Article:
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Major Accomplishments of 2015 – The Slinky Effect
There have been numerous articles over the past few weeks suggesting the high points of 2015. Many of these are looking at national or global issues. Some of the ones I have been reading summarize environmental initiatives and others discuss the progress in the adoption of sustainable practices by business and government. Clearly the Paris Accord is a big step as is the movement on addressing carbon from multiple sources including the burning of fossil fuels. I was also pleased to see the progress and more competitive nature of the clean energy industries and the bipartisan support of continuing incentives for clean energy installations for the next 5 years.
I was equally interested, however, in local and state progress so I contacted people at both levels of government. I am awaiting their responses. If you have suggestions please send them to me and I will compile a list for a future blog.
The one things I have noticed over the past 8 years and it showed up more this past year is that there has been a shift in our culture that is reflected in our actions and even in the words of some of our elected officials as well. More people are thinking in terms of using less energy, polluting less, and considering cleaner forms of energy.
I was recently collecting my mail and I was approached by a neighbor who said he was interested in installing more insulation in his attic and was wondering who I used as a contractor. He had heard that I had cut my energy use in half and wanted to lower his costs as well. Another person joined us and asked why we had not installed solar collectors on our roofs. He then went on to discuss the need for Electric Vehicle charging stations in our condominium complex. These are all things which were not commonly discussed in the past around the mail box. They are all on the table today.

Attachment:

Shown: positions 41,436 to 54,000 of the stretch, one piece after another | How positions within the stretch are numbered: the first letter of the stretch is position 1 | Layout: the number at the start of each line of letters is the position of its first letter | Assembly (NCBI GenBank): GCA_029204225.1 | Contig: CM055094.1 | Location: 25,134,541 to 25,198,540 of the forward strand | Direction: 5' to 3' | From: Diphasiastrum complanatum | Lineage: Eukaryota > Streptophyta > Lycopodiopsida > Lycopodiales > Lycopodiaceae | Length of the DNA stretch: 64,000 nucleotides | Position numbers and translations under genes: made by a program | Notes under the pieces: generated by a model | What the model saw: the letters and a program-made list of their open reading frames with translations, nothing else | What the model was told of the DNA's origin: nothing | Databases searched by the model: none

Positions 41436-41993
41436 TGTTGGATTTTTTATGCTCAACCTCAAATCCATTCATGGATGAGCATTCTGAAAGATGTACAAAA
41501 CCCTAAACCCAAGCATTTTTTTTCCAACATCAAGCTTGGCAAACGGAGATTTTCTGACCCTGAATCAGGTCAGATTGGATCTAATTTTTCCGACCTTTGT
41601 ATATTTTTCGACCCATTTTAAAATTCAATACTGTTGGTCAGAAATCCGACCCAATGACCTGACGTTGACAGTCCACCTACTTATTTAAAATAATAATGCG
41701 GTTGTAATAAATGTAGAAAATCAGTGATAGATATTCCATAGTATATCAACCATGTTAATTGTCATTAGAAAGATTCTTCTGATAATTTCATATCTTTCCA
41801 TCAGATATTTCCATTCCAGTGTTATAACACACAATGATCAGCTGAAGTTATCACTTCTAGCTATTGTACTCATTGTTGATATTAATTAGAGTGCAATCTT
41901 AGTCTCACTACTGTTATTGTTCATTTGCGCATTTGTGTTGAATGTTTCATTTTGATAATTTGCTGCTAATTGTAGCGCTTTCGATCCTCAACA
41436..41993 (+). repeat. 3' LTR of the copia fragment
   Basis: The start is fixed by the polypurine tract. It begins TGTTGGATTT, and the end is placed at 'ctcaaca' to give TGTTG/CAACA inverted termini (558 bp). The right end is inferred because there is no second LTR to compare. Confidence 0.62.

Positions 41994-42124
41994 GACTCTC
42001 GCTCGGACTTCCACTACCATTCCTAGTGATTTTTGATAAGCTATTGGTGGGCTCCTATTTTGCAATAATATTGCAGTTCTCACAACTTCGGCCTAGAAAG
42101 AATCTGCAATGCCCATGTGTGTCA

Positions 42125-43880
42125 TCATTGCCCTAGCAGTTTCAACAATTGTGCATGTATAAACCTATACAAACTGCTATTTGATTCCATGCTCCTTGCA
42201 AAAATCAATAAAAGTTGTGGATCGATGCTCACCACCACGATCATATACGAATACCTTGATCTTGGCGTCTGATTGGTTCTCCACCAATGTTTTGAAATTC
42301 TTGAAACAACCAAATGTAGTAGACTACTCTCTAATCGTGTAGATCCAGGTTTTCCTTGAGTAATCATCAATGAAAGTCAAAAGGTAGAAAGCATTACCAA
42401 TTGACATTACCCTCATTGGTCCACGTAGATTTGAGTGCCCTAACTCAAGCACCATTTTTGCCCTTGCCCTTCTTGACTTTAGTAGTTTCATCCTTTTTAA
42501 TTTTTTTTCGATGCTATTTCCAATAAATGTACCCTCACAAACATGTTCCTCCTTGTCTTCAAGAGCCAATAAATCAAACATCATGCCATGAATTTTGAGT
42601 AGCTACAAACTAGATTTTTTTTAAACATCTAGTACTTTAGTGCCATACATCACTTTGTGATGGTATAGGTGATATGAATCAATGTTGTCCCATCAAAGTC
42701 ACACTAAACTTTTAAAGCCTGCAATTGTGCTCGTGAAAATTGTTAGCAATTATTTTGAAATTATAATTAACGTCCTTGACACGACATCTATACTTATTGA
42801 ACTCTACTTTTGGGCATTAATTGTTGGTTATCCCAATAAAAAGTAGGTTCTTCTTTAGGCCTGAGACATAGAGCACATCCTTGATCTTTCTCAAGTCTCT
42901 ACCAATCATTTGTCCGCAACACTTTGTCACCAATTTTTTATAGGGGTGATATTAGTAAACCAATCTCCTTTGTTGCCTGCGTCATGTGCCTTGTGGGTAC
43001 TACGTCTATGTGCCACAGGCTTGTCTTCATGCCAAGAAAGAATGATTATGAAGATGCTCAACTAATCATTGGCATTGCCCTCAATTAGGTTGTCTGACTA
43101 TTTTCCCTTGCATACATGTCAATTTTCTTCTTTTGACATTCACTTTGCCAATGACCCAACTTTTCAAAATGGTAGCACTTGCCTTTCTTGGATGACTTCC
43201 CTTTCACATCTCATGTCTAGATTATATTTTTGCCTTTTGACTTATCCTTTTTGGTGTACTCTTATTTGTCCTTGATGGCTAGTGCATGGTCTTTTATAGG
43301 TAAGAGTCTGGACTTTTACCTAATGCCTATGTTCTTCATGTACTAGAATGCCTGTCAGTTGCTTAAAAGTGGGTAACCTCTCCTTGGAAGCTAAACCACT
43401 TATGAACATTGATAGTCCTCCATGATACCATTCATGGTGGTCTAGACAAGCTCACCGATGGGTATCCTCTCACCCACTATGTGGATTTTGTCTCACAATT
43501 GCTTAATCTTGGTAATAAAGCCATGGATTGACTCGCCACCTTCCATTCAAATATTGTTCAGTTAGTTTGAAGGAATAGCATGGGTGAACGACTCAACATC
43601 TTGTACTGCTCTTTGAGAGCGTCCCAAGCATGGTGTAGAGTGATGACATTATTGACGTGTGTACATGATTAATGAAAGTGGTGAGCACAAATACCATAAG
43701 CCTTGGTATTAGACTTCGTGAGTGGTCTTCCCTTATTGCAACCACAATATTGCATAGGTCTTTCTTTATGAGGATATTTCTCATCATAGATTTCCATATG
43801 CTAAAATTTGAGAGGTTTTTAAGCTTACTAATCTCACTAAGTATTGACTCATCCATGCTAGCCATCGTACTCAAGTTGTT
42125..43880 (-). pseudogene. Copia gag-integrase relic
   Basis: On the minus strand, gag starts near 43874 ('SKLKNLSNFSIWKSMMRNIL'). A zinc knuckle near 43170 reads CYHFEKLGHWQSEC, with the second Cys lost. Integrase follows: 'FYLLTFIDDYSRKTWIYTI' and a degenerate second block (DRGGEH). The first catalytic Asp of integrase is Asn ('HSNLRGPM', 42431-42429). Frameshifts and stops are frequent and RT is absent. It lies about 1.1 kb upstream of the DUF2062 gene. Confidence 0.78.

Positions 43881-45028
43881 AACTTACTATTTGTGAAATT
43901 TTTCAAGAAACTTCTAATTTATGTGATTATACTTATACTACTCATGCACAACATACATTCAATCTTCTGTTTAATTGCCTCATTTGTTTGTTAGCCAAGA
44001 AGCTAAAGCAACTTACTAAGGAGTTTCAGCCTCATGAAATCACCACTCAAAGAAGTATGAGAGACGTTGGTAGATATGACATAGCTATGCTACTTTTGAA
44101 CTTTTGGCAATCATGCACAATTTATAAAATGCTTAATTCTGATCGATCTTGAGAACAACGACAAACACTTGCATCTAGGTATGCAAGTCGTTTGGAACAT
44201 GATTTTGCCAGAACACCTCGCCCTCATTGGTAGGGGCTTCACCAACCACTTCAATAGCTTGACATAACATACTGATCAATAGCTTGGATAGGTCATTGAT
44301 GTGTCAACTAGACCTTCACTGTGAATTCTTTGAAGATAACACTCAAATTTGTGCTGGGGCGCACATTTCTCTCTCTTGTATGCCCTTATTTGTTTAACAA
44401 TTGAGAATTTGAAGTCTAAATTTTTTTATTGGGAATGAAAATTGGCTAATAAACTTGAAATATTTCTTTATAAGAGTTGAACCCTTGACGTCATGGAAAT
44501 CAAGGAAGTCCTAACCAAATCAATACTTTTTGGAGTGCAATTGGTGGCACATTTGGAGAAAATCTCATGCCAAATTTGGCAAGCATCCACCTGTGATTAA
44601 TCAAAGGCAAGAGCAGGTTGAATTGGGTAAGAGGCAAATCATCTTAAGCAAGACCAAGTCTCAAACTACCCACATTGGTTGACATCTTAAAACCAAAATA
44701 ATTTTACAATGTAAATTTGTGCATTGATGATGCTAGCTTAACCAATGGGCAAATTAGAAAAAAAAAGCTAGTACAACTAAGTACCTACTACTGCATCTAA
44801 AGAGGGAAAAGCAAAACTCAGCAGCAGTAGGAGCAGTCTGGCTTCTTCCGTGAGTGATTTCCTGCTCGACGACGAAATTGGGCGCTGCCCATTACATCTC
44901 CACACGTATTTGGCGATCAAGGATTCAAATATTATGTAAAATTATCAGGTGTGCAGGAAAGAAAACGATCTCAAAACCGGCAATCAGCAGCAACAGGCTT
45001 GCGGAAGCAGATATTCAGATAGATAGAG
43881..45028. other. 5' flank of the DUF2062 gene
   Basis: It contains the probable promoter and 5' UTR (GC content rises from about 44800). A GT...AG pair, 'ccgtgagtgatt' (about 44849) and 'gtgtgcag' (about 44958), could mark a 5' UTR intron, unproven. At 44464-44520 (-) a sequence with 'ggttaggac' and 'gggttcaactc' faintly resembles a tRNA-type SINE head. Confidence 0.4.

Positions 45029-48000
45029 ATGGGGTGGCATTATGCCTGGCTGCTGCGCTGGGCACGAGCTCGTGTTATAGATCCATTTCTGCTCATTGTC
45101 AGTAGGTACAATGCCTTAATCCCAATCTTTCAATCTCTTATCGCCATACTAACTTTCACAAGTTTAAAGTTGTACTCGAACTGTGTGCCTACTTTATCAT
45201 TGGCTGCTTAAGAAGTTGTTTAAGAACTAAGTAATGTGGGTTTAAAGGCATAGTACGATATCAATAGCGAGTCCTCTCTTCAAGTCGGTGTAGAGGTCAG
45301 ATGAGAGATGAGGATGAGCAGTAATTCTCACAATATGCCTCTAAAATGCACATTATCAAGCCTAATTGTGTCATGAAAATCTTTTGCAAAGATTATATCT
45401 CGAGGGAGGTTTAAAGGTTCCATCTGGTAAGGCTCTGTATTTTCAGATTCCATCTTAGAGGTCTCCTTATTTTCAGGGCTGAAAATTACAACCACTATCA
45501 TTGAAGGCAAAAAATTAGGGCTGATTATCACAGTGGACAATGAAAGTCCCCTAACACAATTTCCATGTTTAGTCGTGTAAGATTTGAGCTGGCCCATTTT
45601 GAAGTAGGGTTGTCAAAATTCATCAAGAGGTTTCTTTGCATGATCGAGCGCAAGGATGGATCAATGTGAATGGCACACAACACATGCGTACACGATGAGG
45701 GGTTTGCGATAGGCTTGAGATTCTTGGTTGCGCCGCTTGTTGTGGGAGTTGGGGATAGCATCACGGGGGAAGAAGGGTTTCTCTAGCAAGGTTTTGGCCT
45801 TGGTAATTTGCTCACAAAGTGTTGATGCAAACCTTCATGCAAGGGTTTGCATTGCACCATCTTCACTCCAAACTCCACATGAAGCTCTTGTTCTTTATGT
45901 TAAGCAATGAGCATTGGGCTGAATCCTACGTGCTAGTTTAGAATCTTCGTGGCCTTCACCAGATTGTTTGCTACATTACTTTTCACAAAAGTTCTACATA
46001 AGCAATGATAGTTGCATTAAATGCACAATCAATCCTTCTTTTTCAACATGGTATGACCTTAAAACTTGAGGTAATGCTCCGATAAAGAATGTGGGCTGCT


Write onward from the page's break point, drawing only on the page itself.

So yes I think there were some dramatic events that happened in 2015 and they should be celebrated. But the shift in our collective understanding of our priorities and the slow shift in our behaviors may be just as important. I recall that in researching for my second book, Saving the Places We Love, I learned that behavior change often takes decades. I think that the environmental awakening of the 1960s may finally be going mainstream. It seems to me that progress is often like a slinky going down the stairs – if you remember that toy. Parts of our society push ahead, then other parts push back, and then all of it moves forward, but only one step at a time.
Take-a-way: Keep pushing ahead. Whether we change our wasteful energy behaviors for economic, health, or future environmental impact may not matter. What matters is that we do our best to understand our impacts and we take the steps to change.